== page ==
Tokyo Gov. Yuriko Koike announced Friday that phase two of the capital’s three-part plan to peel back coronavirus countermeasures will begin on Monday.
A day earlier, the Osaka Prefectural Government said it would start lifting all remaining business closure requests on Monday — giving the green light to clubs, gyms, bars and other facilities that had been struck by cluster infections.
Municipal leaders say new cases of the novel coronavirus will be closely monitored as the country’s largest cities continue to emerge from the state of emergency declared April 7 by Prime Minister Shinzo Abe, who lifted the order in all prefectures on Monday.
The brisk pace and disjointed manner in which these orders are being lifted in different parts of the country, however, are drawing criticism and concern.
Under Tokyo’s plan, social distancing and business closure requests will be peeled back in three phases to reopen society and reboot the capital’s economy while taking precautionary measures to prevent a second wave of infections.
Tokyo, one of the last prefectures to be cleared, will enter phase two on Monday, Koike said at a meeting Friday of the metropolitan government’s coronavirus task force.
“As we move closer to reopening the city, now is when the risk of a second wave is at its highest,” Koike said Friday. “We need to prioritize both the local economy and the well-being of residents.”
In phase one, Tokyo urged museums, libraries and other cultural institutions to reopen while eating establishments were urged to close at 10 p.m. instead of 8 p.m. In phase two, movie theaters, gyms and entertainment venues will be urged to reopen.
On Thursday, before the governor’s remarks, a hospital in western Tokyo reported nine coronavirus infections, bringing the capital’s daily total to 15 — the third day in a row more than 10 cases have been reported since the state of emergency was lifted.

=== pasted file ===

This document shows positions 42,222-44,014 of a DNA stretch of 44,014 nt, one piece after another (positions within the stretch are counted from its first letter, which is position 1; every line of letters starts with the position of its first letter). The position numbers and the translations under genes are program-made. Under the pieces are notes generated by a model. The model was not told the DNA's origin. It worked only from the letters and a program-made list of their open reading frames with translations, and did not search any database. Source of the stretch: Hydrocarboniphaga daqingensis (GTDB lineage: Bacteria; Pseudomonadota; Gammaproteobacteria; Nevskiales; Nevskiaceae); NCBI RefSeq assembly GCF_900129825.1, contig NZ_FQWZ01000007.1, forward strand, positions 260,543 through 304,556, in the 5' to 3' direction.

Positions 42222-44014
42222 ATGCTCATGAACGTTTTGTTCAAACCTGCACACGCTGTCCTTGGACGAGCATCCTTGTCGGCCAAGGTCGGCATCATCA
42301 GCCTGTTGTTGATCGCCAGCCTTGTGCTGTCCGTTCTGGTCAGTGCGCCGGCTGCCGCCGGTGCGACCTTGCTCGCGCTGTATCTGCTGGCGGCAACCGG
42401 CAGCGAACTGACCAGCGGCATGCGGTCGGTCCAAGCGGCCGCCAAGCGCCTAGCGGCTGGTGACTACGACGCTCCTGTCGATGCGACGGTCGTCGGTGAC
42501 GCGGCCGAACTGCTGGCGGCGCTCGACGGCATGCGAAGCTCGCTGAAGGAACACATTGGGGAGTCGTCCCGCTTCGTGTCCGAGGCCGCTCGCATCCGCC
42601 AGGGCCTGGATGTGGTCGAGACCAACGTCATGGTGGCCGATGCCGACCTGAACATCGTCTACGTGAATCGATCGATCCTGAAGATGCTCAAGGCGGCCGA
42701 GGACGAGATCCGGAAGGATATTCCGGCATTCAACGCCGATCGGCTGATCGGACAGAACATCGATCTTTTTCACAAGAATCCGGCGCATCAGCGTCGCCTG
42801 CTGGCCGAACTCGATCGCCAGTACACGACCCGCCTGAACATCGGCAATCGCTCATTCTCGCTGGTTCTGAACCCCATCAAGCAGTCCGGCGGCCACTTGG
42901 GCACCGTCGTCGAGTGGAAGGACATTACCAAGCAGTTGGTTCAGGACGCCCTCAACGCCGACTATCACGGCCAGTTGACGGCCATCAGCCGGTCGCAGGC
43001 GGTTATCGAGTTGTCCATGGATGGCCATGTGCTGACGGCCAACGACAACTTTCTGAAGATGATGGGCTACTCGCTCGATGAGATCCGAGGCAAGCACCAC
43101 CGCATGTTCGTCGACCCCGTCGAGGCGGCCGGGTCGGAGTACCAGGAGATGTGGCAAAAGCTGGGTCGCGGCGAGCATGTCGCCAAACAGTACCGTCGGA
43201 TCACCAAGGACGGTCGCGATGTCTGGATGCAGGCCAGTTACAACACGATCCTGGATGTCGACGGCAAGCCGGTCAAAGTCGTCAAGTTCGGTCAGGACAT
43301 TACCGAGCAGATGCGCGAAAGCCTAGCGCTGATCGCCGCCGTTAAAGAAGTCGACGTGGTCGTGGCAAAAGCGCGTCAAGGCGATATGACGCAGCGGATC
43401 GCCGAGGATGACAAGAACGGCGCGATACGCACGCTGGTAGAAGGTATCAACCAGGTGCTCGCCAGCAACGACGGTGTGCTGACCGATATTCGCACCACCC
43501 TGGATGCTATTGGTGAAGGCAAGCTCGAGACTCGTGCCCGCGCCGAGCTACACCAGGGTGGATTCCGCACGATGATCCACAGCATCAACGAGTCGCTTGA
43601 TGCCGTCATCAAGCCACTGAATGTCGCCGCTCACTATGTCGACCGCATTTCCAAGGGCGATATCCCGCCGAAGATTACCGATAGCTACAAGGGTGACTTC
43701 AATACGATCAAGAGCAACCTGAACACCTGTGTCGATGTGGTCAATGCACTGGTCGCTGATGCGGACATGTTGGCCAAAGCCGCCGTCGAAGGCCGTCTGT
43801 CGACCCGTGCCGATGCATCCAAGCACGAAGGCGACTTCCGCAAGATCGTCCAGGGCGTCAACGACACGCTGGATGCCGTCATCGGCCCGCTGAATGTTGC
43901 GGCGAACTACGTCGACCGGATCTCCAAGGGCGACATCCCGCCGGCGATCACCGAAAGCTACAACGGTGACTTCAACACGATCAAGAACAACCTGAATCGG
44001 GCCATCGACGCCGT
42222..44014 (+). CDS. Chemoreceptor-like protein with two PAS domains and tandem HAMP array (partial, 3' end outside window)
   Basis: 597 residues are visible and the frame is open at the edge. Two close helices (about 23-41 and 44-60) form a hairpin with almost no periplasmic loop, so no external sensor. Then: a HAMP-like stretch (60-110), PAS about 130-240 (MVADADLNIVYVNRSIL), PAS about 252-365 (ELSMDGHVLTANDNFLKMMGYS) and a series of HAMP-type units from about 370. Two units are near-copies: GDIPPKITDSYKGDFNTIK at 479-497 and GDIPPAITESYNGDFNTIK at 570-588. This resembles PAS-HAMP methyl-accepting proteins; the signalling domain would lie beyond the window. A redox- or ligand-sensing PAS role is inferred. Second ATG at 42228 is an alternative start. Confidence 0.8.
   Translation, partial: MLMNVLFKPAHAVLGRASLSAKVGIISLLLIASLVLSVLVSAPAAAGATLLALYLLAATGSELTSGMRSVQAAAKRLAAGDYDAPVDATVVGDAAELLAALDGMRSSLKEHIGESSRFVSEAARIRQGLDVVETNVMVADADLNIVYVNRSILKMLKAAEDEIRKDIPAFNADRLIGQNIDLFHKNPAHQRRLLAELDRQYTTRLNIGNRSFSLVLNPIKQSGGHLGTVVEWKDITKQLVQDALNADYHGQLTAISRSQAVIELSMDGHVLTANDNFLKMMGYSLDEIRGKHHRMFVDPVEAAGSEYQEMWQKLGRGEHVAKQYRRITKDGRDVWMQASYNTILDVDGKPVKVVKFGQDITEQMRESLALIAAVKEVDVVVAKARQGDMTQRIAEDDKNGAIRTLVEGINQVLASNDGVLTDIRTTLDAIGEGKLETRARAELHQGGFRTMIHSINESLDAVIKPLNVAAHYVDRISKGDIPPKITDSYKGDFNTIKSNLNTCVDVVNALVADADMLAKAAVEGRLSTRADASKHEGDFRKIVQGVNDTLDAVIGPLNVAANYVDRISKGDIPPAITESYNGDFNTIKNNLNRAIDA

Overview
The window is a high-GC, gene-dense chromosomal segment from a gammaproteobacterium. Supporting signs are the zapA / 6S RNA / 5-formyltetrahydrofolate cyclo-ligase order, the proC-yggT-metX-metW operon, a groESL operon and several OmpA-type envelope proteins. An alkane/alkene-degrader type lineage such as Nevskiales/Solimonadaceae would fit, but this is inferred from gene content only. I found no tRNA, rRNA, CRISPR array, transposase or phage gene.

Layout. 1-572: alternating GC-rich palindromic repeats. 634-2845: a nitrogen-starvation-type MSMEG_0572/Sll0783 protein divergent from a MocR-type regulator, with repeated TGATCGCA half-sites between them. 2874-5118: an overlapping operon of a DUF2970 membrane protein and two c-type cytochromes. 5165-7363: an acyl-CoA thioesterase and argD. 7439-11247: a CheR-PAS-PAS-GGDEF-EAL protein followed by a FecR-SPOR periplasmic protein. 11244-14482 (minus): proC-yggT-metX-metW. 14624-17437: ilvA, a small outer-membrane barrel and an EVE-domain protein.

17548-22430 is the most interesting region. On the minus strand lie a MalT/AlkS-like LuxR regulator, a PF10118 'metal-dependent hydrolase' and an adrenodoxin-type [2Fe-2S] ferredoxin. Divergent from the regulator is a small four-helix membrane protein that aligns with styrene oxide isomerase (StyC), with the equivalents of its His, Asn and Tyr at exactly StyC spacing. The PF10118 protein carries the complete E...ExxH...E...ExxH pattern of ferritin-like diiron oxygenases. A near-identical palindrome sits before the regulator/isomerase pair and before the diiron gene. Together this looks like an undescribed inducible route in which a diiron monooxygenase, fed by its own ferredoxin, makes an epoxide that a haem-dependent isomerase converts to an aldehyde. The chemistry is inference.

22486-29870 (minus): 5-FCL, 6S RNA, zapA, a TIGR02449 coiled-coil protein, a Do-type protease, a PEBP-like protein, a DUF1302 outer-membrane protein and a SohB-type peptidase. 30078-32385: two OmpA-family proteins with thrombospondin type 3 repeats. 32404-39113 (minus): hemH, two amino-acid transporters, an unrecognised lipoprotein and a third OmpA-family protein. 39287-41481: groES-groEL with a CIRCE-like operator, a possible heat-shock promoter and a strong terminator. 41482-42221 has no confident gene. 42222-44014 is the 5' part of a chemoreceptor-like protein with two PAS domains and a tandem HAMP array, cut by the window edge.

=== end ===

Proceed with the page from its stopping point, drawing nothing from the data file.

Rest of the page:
According to the metropolitan government, Tokyo’s daily average over the past two weeks is nine, up 7 percent from the previous week. About 54 percent of the cases were untraceable.
The Tokyo Metropolitan Government has asked the health ministry to send a response team to investigate infections at Musashino Central Hospital in the western suburb of Koganei.
Earlier this week, the ministry dispatched a response team to Kitakyushu after the city saw infections suddenly emerge after three weeks with none.
As of Thursday, Japan had reported nearly 16,500 infections and about 860 deaths. Tokyo accounts for more than 5,000 of the cases and nearly 300 of the deaths. Osaka has reported about 1,700 cases and 80 deaths.
Tokyo and Osaka account for most of the infections, followed by Kanagawa, Hokkaido and Saitama.
The Osaka Prefectural Government announced Thursday that voluntary business closure requests for facilities where cluster infections occurred will be lifted Monday, removing all such requests in the prefecture since the governor declared the state of emergency there over on May 21.
But other countermeasures remain in place in Osaka, including, among other things, a request for those attending concerts to stay seated while listening to performances.
At a news conference, Osaka Gov. Hirofumi Yoshimura said its better for businesses to “operate while taking cautionary measures than to close for long periods of time and risk bankruptcy.”
Osaka and Tokyo will monitor new and untraceable cases and reimpose countermeasures if and when their governors believe it’s necessary.
In Osaka, facilities looking to reopen are compelled to maintain customer lists and adopt a system developed by the prefectural government to track the infected via QR codes, among several other countermeasures. Business closure requests will be made again if clusters emerge.
In Tokyo, the metropolitan government will monitor the number of hospitalized patients and the infection rate among those who have received polymerase chain reaction tests. They will also keep an eye on the number of calls and consultations received by coronavirus hotlines.
If daily infections in Tokyo exceed 50, more than half are untraceable or new cases have doubled since the previous week, Koike said she will strongly consider reinstating emergency measures.
Koike said these criteria will be monitored over a two-week period. Questions were raised when Tokyo announced the capital would increase measures to reopen just five days after the emergency was lifted.
Information from Kyodo and Jiji added
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